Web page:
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We are happy to present to you the updated gas and electricity joint Scenario Report, the third report of its kind. It results from the close collaboration of ENTSOG and ENTSO-E to develop scenarios for the whole energy system and the public consultation held last autumn on the Draft Scenario Report published on 7 October 2021. Scenario work is the first important step to capture the interactions between the gas and electricity systems and is therefore paramount to delivering the best assessment of the infrastructure from an integrated system perspective. The joint work also provides a basis to allow assessment for the European Commission’s Projects of Common Interest (PCI) list for energy, as ENTSOG and ENTSO-E progress to develop their Ten-Year Network Development Plans (TYNDPs).

Piotr Kus

Piotr Kuś
General Director ENTSOG

Sonya Twohig

Sonya Twohig
Secretary-General ENTSO-E

The outcomes of the work presented illustrate the unique position of the gas and electricity TSOs to provide quantitative and qualitative output, while also building upon the synergies and interlinkages between the two sectors: in total almost 80 TSOs, covering more than 35 countries, contributed to this collaborative process. The combined expertise, knowhow and modelling capabilities enabled ENTSOG and ENTSO-E to build a set of ambitious and technically robust scenarios, which are fully compliant with the Paris Agreement and with the European ambitions for achieving climate neutrality by 2050. The scenarios aim to provide a quantitative basis for infrastructure investment planning and insights into the evolution of integrated energy system perspectives, while remaining both technology- and energy-carrier neutral.

Transparent, inclusive and active stakeholder engagement has been a crucial element in the development of this first step of the TYNDP process and will continue to be in future editions. We have worked closely with numerous stakeholders from a wide range of industries and sectors, NGOs, National Regulatory Authorities and Member States, among others, in order to ensure transparency of processes and data, robust assumptions and inputs, and data comparability and availability. The Scenario Report builds on the feedback and recommendations received through multiple stakeholder workshops covering each step of the scenario building process, two extensive public consultations on the scenario assumptions and the scenarios themselves, as well as numerous bilateral exchanges with stakeholders. In addition, the Scenario Report is accompanied by Scenario Building Guidelines offering a detailed description of the underlying assumptions for the scenarios and the modelling process and methodology, and all raw data and individual datasets are published to allow readers/users to scrutinise both individual figures per Member State and combined figures for Europe.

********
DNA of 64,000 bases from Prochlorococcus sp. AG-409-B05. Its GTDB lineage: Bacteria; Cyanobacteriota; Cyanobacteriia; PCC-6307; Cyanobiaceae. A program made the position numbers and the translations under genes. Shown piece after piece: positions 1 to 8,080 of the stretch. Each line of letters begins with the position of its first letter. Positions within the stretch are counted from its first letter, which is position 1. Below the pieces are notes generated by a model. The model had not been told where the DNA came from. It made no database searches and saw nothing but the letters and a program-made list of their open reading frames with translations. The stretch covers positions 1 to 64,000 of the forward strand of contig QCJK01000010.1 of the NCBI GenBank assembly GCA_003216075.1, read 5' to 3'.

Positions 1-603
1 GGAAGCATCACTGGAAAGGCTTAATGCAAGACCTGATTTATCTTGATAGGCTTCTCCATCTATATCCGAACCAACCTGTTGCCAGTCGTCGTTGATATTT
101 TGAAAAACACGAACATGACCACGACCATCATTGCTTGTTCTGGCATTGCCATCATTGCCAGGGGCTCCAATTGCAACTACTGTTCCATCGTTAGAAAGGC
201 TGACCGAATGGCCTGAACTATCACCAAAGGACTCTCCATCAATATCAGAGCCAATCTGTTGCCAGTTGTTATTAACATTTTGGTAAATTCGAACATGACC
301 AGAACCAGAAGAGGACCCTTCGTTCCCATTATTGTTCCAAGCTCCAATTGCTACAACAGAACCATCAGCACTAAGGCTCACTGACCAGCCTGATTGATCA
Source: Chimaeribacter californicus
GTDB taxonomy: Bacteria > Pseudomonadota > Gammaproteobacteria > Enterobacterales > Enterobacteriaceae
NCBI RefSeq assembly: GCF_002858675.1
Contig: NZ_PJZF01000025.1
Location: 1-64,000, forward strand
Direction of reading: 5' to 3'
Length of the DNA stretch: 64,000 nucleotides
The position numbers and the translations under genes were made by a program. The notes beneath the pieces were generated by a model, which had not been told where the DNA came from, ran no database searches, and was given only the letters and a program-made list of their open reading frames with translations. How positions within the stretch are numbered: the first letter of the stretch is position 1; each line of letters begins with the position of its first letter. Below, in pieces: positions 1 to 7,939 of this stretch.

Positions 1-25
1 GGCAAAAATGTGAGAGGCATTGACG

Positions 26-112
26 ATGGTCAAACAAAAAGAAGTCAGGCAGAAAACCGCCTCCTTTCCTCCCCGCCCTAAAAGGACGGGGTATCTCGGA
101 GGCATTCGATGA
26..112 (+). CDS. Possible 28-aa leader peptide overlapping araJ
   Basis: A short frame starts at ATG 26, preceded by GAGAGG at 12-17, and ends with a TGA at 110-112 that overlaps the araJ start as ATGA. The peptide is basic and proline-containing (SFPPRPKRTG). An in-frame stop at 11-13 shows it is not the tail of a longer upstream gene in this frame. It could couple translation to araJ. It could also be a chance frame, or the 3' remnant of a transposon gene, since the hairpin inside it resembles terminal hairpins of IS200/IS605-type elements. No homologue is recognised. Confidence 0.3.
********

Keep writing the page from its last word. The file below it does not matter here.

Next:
A core element of ENTSOG and ENTSO-E’s scenario building process has been the use of supply and demand data collected from both gas and electricity TSOs as well as from official EU and Member State data sources and key industry projections to build robust bottom-up scenarios. This approach is used for the National Trends Scenario, the central policy scenario of this report, recognising national and EU climate targets as reflected in the latest Member States’ National Energy and Climate Plans (NECPs). In view of the 1.5°C target of the Paris Agreement and the EU Climate Law ambition of minimum 55% GHG emission reductions by 2030 and net zero by 2050, the ENTSOs have also developed the Global Ambition and ­Distributed Energy Scenarios using a top-down approach with a full-energy perspective.